I have been pretty obsessed with Basilicata ever since my first visit there 5 years ago to update the Rough Guide to Italy. My dad and I spent a little over a week in Matera, the region’s main tourist attraction, and used the Sassi as a base to gorge on carbs research the eastern part of the region and I have returned many times since. Until this week, though, I had never spent much time in central or western Basilicata, areas that are so profoundly stunning, isolated and unusual that I can hardly get images of their natural beauty out of my mind.

Driving through Basilicata is a lesson in topography. Large swaths of eroded sand give way to blooming cheery orchards, verdant rolling hills, and peaks punctuated by towns of Greek, Roman, and Norman origin. Once such town, Craco, is among the most hauntingly beautiful places I have ever seen. Its littered vaults and broken facades resemble what Matera looked like before the Sassi were (badly) redeveloped into cave hotels, wine bars, and mid-range trattorias.

Like the Sassi, Craco was forcibly evacuated and its residents were moved to housing projects. In Craco’s case it was landslides, not disease, that were to blame. During the 1950s, ’60s and ’70s, entire city blocks sheered away from Craco’s periphery, plummeting into the valley below, leaving the shattered medieval nucleus exposed. In successive decades, the city was abandoned and its buildings were plundered by locals, antique dealers, film crews (it was even used as the set for Christ Stopped at Eboli) and vandals. Now the violated shell is nearly completely desserted, save for a group of squatting Romanian shepherds and their goat flock.

Recently, part of the site was opened to visitors, who are led through a limited secure portion of the town–after paying a €10 admission fee, putting on a hard hat and signing an injury waver. Mamma Parla and I were the only visitors this week, but the staff of 2 expects a busy summer, particularly as more of the town is expected to open for daytime visits and evening concerts in a few months.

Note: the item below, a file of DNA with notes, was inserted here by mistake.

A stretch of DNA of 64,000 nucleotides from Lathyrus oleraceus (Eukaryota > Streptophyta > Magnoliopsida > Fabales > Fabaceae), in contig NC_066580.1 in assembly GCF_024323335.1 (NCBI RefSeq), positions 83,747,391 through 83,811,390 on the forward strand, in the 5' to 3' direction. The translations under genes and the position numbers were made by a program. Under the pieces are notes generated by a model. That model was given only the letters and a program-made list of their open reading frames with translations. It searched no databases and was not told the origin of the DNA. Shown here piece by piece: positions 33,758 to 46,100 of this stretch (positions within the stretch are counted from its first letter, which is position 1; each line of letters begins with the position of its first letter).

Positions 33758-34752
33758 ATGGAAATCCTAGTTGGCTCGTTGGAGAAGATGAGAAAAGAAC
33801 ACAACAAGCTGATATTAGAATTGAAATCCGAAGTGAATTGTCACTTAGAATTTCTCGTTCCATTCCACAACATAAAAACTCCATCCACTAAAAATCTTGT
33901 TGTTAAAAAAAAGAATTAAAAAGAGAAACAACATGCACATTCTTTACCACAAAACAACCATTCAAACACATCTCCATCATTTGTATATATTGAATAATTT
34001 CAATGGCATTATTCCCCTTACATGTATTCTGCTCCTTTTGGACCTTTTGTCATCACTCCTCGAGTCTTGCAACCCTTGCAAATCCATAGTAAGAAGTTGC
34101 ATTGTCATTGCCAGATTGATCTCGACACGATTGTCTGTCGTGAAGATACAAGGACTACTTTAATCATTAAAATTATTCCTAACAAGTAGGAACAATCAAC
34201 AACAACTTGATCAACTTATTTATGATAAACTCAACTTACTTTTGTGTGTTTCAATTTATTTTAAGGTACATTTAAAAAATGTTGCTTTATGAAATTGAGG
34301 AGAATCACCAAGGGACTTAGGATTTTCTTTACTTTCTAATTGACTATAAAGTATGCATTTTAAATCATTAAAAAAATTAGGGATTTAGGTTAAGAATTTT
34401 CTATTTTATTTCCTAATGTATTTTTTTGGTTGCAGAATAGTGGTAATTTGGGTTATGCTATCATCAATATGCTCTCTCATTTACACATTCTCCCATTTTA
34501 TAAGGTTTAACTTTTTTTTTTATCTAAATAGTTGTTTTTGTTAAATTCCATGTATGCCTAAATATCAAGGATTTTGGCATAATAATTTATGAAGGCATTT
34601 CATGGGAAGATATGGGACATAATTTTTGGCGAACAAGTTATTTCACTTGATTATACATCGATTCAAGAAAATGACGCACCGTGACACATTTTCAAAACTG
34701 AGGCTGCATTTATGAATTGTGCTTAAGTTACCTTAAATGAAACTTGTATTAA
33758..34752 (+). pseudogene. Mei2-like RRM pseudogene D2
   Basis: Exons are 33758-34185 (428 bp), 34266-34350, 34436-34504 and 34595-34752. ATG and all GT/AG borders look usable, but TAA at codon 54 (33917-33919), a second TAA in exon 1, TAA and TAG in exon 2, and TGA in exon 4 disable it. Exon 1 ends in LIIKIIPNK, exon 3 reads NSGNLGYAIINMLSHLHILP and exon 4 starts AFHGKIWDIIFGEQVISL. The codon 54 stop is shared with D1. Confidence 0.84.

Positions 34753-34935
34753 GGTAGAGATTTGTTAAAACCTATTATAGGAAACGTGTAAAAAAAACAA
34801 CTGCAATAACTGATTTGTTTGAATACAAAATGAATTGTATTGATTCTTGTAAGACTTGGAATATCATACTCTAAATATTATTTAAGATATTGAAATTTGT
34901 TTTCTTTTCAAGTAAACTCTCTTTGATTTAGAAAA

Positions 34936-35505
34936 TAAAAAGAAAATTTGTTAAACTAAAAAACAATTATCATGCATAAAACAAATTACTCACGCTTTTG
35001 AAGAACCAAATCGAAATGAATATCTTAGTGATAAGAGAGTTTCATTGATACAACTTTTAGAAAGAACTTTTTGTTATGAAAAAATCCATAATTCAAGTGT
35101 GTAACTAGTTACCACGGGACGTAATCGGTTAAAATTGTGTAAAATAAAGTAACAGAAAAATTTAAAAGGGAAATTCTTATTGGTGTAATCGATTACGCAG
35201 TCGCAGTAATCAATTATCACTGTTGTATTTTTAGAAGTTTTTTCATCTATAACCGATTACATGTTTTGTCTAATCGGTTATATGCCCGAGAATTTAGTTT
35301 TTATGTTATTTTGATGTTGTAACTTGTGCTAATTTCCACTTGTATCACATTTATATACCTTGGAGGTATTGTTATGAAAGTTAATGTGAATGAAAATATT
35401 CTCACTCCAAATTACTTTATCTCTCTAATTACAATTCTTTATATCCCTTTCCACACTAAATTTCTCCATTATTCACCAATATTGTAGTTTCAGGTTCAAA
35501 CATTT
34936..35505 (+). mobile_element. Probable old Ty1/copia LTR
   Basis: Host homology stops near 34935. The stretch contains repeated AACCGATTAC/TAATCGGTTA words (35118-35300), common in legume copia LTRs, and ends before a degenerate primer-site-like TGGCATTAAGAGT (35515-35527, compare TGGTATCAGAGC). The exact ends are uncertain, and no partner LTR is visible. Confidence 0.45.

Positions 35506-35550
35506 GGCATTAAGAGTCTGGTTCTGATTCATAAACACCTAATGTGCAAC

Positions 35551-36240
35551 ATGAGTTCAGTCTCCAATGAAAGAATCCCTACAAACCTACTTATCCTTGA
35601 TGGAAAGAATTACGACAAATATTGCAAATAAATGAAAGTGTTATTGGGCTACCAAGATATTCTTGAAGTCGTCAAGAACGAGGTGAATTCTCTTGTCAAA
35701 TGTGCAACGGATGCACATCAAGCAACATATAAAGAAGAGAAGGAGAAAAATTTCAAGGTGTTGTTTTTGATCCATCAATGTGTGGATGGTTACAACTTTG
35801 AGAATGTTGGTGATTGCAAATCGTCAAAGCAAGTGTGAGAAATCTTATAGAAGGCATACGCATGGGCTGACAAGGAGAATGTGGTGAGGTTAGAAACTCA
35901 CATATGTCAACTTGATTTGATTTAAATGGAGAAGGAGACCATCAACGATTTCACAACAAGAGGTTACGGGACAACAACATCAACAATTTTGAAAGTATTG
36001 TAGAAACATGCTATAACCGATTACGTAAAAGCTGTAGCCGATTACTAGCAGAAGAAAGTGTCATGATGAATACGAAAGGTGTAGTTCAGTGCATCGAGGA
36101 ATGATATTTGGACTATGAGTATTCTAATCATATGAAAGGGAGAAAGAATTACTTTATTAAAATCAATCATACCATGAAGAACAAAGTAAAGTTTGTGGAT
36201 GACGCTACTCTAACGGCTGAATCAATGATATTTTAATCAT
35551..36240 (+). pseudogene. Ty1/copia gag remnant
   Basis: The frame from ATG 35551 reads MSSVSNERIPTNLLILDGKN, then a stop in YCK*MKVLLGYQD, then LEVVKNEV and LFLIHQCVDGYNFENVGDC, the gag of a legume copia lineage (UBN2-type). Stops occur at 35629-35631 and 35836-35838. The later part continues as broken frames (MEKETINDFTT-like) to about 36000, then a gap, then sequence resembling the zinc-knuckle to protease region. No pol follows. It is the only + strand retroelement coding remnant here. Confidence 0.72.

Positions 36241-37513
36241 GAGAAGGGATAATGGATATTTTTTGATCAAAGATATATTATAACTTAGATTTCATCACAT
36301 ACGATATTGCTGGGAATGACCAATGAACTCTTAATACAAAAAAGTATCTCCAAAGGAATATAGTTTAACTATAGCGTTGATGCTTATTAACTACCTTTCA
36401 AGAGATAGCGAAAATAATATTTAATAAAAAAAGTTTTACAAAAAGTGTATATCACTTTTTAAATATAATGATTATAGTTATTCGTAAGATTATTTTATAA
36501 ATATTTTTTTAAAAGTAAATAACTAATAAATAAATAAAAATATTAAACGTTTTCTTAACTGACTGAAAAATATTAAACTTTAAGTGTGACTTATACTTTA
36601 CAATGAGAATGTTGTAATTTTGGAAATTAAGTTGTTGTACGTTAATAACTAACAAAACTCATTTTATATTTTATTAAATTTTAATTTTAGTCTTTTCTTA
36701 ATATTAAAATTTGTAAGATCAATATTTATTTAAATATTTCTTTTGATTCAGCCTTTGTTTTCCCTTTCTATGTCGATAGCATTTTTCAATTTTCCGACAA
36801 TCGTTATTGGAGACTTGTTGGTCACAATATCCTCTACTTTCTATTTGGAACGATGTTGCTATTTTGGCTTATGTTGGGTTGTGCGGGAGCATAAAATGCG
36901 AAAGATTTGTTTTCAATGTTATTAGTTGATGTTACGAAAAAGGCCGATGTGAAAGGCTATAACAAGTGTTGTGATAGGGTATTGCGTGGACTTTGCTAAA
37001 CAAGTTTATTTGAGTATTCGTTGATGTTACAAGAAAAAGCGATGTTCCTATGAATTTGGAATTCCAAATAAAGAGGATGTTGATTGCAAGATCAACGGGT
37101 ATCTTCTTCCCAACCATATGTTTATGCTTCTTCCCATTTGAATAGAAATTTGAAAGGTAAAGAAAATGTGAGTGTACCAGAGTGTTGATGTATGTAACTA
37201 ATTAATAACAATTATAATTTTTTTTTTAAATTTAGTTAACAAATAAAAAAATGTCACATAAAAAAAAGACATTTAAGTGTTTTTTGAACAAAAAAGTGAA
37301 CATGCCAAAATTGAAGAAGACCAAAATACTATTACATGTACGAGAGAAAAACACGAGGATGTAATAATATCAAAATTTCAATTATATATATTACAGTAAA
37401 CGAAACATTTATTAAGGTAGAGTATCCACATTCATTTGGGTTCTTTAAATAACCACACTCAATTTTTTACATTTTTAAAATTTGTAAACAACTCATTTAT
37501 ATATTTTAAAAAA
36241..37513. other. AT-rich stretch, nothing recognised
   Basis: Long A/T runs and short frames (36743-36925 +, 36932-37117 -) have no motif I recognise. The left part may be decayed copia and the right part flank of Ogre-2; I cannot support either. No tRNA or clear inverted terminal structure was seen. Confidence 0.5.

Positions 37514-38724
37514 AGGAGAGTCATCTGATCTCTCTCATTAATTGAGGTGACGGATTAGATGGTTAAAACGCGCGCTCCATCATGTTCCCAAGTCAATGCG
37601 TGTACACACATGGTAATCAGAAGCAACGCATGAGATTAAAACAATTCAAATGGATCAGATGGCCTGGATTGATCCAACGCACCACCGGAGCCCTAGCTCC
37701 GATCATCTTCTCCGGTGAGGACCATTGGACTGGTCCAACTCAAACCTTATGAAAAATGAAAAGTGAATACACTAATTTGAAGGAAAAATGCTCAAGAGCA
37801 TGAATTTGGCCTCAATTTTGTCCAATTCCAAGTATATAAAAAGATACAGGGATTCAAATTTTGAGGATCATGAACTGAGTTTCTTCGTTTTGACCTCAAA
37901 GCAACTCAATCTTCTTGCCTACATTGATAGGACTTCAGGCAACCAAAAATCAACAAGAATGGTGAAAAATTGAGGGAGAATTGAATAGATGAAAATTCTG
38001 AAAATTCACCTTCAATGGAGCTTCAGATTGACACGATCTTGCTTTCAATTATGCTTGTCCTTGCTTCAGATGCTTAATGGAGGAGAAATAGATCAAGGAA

While the increased access will raise awareness for this neglected, deserted place, I hope that the fragile site can bring economic promise to the city’s residents without becoming the next Matera, an exploited shell of its former self.

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Basilicata · Culture · Travel

9 Comments:


  • Katie – I visited Craco about six years ago. We saw it from a distance and thought it looked interesting. Little did we know what we would find when we approached. One man I spoke to said the landslides started from a problem with the water table.We were able to walk around a bit and it was surreal to see this abandoned place. I love the movie “Christ Stopped At Eboli” and knowing it was filmed here makes me want to see it again. We also went to Aliano, where Carlo Levi lived in exile – and even met an old woman who knew him. I can’t wait to get back to this part of the country – so much beauty. Say hi to mamma Parla for me and continuing having fun together!


  • Hi Katie,

    I’d love to visit Craco – if you have any info on who offers the tours I’d really appreciate it – having trouble finding more info and it’ll be fairly hard for us to get there so want to be sure I can do what I go there for first…

    Thanks


  • I just re-watched “Christ Stopped at Eboli” and thanks to your post learned this is where it was filmed. I too love Basilicata and can’t wait to go back.


  • [...] to Basilicata, one of our southern Italian ancestral homelands. We traced family roots, visited a deserted city, and checked out Francis Ford Coppola’s newest resort. Check out my review of the place in [...]


  • My mother and father were born and bred in the nearby village of San Mauro Forte and when visiting my grandparents in my village I was fascinated by the panoramic views from my grandparent’s balcony. You could see many mountain top villages from the balcony and the nearby vicinity of where he lived. Stigliano, Salandra, Ferrandina but Craco was the most fascinating of all. I don’t know why but it always had an aura of mystery when I looked over to see the town The poignant tower always prominent even on a slight misty day. It had prominence about it, more than any other panoramic view even though it was further away than Stigliano and Salandra. In 1989, I came within metres of this haunting town for the first time on a bus journey on route to the port of Otranto and needless to say it was an amazing experience to see the haunting and mysterious town so close up.


  • Hi Katie, I’m off to Basilicata for a few days later This year and want to see Craco,..any info on who does the tours, or do we just turn up?

  • Katie

    we just turned up though i imagine the ticket office would be closed around lunchtime


  • Craco is so mysterious and magical! Katie, I give you all the love and respect for visiting Craco because for us Lucani that place can spook ya!


  • Visited Craco in September, just turned up and there was a small group of us…. brilliant. I’m still having fun manipulating some of the images I took that day.

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